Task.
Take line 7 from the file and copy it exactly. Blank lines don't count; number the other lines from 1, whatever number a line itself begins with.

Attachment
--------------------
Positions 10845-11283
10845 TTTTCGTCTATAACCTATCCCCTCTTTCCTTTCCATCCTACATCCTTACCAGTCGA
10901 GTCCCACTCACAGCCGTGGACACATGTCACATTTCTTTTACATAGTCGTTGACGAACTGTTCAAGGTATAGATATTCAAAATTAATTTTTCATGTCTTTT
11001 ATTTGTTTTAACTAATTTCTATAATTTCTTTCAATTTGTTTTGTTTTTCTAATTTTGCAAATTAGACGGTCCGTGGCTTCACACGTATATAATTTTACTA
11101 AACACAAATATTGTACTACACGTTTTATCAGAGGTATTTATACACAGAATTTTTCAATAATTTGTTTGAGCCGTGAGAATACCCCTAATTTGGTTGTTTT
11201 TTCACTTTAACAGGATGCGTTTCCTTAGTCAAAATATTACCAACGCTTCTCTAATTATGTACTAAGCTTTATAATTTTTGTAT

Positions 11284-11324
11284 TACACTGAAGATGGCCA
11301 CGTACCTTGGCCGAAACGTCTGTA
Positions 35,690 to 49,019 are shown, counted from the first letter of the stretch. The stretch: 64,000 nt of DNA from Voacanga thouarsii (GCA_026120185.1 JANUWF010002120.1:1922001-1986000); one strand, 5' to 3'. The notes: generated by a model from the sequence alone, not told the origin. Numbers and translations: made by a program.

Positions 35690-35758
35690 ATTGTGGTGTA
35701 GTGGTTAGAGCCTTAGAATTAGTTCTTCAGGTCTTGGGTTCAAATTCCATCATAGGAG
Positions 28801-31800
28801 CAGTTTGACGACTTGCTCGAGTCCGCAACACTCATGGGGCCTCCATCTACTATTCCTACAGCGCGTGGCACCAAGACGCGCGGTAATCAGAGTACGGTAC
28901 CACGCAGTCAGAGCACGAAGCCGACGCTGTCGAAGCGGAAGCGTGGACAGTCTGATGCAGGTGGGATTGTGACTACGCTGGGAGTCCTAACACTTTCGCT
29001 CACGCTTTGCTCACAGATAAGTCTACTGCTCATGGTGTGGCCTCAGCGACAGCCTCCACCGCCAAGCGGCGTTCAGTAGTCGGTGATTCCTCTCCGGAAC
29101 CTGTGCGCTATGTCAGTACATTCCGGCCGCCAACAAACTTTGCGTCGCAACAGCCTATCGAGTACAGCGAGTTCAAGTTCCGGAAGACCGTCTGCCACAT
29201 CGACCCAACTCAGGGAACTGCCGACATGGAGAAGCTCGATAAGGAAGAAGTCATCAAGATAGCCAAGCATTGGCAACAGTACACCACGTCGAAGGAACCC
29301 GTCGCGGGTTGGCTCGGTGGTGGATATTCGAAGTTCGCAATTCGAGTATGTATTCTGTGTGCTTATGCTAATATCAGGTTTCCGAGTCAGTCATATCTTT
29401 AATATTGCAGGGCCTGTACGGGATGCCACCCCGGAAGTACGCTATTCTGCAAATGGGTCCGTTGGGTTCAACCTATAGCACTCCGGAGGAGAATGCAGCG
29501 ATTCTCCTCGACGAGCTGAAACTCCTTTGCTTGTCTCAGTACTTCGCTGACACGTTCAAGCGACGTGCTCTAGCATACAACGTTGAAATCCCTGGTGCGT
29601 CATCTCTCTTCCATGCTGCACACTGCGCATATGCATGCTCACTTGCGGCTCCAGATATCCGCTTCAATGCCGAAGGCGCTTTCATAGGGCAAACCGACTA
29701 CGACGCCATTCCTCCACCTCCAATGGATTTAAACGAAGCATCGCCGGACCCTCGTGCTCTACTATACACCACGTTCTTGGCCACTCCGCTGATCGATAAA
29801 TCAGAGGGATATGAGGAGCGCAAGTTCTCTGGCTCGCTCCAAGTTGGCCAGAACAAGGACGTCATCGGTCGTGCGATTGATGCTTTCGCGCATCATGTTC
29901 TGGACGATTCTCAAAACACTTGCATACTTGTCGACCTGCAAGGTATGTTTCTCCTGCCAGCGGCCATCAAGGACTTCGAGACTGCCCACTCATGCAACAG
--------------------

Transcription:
Positions 11284-11324